In addition, West Virginia athletic director Shane Lyons announced Friday that in order to save the athletic department $3 million, he will take a 10 percent salary reduction for the next fiscal year along with football coach Neal Brown, men’s basketball coach Bob Huggins, women’s basketball coach Mike Carey and baseball coach Randy Mazey.

Coaches and athletic staff earning more than $100,000 will take a 5 percent salary reduction, and staff making less than $100,000 will take a 2.5 percent reduction, Lyons said.

Lyons also said 65 employees, or nearly one-third of the athletic department’s workforce, will be furloughed for 60 days starting on May 24. Some employees will not return to the department and current job openings will not be filled, he said.

Hatfield-McCoy Trails to reopen as

virus rules lift

4CHARLESTON — West Virginia Gov. Jim Justice said Friday that the famous Hatfield-McCoy Trails can reopen later this month as he continues to lift the state’s coronavirus restrictions.

The Republican governor said the all-terrain vehicle trails can open on May 21 after they were closed in late March. He is asking riders to follow social distancing guidelines and wear face coverings when stopped.

“I hope we’ll be celebrating the fact that we’re moving back in southern West Virginia to opening our trails but we’ve got to be really careful,’’ Justice said.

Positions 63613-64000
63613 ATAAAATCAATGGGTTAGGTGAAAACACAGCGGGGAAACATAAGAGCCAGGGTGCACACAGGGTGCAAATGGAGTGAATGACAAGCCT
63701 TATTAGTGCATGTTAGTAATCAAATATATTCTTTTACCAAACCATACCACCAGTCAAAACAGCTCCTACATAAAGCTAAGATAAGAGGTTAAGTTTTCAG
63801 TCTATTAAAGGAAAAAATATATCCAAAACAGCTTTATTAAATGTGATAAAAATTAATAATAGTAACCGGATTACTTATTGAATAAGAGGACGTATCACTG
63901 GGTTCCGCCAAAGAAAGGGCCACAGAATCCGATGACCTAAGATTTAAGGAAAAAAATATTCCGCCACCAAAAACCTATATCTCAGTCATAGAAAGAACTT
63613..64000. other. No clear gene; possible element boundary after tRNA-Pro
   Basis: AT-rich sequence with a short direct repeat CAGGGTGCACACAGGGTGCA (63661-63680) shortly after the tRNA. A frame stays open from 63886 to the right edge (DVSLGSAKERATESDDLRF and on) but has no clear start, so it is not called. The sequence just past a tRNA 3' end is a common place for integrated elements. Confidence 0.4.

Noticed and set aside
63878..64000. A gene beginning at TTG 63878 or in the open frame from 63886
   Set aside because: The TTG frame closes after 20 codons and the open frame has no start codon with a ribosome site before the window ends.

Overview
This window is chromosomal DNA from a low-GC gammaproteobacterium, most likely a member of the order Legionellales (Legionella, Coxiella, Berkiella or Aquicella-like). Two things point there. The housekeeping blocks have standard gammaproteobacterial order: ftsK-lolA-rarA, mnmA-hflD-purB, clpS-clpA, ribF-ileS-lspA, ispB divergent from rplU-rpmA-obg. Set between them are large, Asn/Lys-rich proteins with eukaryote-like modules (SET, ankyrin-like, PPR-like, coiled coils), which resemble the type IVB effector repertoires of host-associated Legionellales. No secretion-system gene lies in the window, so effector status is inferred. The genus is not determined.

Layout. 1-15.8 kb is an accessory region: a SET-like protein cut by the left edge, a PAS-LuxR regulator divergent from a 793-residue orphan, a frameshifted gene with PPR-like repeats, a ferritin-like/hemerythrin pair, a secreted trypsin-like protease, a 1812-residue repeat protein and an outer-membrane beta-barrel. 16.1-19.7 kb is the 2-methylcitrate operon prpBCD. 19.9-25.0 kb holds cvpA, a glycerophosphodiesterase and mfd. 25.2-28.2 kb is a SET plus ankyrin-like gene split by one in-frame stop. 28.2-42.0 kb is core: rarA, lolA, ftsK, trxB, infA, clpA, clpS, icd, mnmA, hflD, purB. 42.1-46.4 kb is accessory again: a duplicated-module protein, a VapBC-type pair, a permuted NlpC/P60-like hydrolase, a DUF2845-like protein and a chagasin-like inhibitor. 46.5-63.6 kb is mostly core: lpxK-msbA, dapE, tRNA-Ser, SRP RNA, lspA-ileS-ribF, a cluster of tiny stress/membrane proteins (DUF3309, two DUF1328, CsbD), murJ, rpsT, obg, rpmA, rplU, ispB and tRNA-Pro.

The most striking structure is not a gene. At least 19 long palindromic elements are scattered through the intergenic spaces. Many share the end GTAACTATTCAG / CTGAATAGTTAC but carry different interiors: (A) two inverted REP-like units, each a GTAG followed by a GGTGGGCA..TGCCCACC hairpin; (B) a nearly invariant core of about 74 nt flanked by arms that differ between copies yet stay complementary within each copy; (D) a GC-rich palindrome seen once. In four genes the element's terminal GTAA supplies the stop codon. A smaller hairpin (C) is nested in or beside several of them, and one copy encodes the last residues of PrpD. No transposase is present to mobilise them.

The third week of Justice’s reopening plan begins Monday with drive-in theaters and physical therapy centers allowed to resume operations. His original strategy called for offices, gyms, restaurants and other businesses to start opening next week but the administration said it slowed its plan and will first observe the state’s virus caseload.

The governor has already let hospitals resume elective procedures and allowed the reopening of small businesses, outdoor dining restaurants and barbershops.

The reopening plan hinges on having the cumulative positive test rate remain under 3 percent for three days, reversing a previous goal of having cases decline for two weeks. The Justice administration has not explained why the benchmark was eased but health officials have said the state has enough downward trend lines to lift restrictions. Officials have not given clear benchmarks on what kinds of testing capacity and safety equipment inventory they want to have as part of the reopening strategy.

At least 52 people in the state have died from the virus and around 1,300 have tested positive, according to health data.

Catholic diocese

setting rules for

holding mass

5WHEELING — Leaders of Diocese of Wheeling-Charleston say they’re working on plans to resume public mass ceremonies, church officials said.

The diocese released a statement saying it is establishing a series of recommendations for parishes to use before in-person services resume in the state. The parishes will then have to submit an action plan to be approved by Bishop Mark Brennan before public masses can be held.

Gov. Jim Justice has previously said churches can reopen as soon as Sunday if they follow social distancing measures.

The diocese’s news release said its live-streamed services will still continue.

(0) comments

Welcome to the discussion.

Keep it Clean. Please avoid obscene, vulgar, lewd, racist or sexually-oriented language.
Don't Threaten. Threats of harming another person will not be tolerated.
Be Truthful. Don't knowingly lie about anyone or anything.
Be Nice. No racism, sexism or any sort of -ism that is degrading to another person.
Be Proactive. Use the 'Report' link on each comment to let us know of abusive posts.
Share with Us. We'd love to hear eyewitness accounts, the history behind an article.